CHARLOTTE — “Ballerina” is hardly the profession that comes to mind when one thinks of work-life balance or “having it all.” The women in the spotlight conjure images of beauty, but also sacrifice, single-minded devotion and lofty standards, impossible to reach. It’s a story line abetted and reinforced by films from “The Red Shoes” – with its angst-ridden conflicts between love and art – to the dark mother-daughter histrionics of “Black Swan.”
But then there’s Patricia McBride, the New York City Ballet icon who has been awarded a Kennedy Center Honor. (The 2014 honorees also include Al Green, Tom Hanks, Lily Tomlin and Sting.) In a three-decade long dancing career, McBride brought to life the works of George Balanchine and Jerome Robbins (both already honored by the Kennedy Center) with a list of partners that included Edward Villella, Arthur Mitchell, Jacques d’Amboise and Mikhail Baryshnikov (all with Kennedy Center awards, as well).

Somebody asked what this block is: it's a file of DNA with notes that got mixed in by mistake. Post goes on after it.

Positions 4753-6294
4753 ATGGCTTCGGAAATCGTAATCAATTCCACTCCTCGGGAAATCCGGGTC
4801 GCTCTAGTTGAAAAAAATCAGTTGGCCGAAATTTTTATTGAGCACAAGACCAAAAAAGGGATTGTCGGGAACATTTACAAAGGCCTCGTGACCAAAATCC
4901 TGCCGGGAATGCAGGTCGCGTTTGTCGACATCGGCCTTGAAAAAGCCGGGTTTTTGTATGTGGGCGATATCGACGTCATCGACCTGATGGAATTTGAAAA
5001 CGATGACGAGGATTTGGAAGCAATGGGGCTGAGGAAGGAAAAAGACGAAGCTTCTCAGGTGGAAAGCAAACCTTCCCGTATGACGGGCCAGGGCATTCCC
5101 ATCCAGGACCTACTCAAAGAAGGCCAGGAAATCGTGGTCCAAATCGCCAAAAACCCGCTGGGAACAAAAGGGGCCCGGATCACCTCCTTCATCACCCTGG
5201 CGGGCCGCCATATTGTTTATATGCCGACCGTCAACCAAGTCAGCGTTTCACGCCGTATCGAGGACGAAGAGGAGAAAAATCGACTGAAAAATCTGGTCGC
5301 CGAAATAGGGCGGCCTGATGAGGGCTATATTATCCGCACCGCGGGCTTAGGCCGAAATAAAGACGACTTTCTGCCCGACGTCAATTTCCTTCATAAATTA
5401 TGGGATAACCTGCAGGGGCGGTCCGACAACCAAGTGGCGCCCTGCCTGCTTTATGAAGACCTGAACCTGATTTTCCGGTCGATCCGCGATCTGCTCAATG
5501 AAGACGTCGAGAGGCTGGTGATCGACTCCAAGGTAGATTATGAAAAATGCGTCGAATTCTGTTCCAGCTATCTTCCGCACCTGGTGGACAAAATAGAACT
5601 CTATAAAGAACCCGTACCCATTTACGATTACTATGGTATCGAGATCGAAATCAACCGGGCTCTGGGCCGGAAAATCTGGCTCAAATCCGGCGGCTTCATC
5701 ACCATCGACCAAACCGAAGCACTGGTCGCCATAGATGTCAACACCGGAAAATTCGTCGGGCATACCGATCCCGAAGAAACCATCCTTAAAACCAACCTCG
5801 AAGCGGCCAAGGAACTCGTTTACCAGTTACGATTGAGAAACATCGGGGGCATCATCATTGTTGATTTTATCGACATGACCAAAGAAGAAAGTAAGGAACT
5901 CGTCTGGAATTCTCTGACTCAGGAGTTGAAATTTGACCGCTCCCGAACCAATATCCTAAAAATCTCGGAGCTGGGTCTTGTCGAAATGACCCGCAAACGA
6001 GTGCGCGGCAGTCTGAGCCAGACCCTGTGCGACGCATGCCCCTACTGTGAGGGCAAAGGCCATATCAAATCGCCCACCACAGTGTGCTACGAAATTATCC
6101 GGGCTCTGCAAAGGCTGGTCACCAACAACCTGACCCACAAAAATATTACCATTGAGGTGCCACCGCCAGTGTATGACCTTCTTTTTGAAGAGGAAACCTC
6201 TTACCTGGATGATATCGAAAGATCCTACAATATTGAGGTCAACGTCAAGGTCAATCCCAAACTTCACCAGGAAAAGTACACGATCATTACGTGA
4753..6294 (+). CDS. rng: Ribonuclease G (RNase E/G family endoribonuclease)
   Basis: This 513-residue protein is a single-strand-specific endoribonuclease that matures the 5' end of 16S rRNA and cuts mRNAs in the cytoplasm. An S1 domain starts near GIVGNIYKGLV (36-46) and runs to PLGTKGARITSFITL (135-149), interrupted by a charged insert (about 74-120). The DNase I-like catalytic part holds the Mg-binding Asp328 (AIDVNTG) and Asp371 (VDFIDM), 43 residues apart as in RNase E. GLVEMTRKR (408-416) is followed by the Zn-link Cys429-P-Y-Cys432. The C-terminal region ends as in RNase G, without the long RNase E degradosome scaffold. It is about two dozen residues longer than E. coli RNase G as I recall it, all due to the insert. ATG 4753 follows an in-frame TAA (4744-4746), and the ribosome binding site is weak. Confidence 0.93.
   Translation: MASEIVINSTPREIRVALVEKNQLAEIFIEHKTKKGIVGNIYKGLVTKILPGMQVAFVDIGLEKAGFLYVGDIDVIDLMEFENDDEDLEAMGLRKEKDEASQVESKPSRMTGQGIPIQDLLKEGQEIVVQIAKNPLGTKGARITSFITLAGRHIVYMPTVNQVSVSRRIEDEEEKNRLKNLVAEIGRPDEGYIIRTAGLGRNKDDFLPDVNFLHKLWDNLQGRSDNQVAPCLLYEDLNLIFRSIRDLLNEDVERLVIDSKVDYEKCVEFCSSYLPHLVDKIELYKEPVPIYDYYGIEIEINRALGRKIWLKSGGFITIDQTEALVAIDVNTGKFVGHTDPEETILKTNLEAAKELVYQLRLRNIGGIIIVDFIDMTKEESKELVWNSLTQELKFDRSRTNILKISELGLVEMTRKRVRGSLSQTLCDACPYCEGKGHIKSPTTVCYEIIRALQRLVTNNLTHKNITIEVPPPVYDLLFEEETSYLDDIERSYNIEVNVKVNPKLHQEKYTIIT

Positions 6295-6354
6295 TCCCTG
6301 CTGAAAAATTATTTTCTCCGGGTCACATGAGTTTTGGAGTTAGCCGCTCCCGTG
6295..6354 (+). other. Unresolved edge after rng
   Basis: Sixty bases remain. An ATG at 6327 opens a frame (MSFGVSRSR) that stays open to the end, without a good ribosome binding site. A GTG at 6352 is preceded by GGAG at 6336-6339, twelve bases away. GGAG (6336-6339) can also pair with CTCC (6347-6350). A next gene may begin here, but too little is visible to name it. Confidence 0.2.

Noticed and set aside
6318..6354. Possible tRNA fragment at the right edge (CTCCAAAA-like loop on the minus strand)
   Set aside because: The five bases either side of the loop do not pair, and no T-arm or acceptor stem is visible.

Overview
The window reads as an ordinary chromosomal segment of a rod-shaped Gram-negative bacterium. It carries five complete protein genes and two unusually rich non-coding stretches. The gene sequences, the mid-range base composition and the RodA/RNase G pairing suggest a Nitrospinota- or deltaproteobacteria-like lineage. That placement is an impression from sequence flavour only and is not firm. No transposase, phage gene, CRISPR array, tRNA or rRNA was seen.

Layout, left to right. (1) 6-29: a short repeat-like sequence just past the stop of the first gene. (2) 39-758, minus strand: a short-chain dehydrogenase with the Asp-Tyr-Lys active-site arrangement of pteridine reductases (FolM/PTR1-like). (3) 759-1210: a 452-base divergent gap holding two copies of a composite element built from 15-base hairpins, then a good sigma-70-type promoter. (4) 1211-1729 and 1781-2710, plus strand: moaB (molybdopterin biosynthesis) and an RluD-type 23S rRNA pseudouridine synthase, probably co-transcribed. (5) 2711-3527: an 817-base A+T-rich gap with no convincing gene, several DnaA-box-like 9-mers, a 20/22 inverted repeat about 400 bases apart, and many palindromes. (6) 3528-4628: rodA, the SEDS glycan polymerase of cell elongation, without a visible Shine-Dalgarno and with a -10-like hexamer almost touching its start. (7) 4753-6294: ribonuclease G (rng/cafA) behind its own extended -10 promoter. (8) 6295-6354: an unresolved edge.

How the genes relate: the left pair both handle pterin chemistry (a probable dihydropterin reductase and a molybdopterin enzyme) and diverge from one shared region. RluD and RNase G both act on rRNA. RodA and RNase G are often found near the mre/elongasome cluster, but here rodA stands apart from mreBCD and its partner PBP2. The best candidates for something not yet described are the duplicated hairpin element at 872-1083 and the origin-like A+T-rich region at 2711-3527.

Her ballet gifts and contributions are impeccable, of course, with a long list of honors that preceded the Kennedy recognition since she first joined NYCB as an apprentice and was named a principal dancer, the company’s youngest, when she was just 18. She was beloved, noted for her onstage personality and wit and showered with thousands of roses during her final, lengthy standing ovation.
As important to her is her 41-year marriage to dancer-choreographer-teacher Jean-Pierre Bonnefoux, the Paris Opera Ballet star who joined NYCB in 1970. They have two children and three grandchildren and live in Charlotte, N.C., where Bonnefoux is president and artistic director of Charlotte Ballet and Charlotte Ballet Academy and McBride is associate artistic director of the company and master teacher with the academy.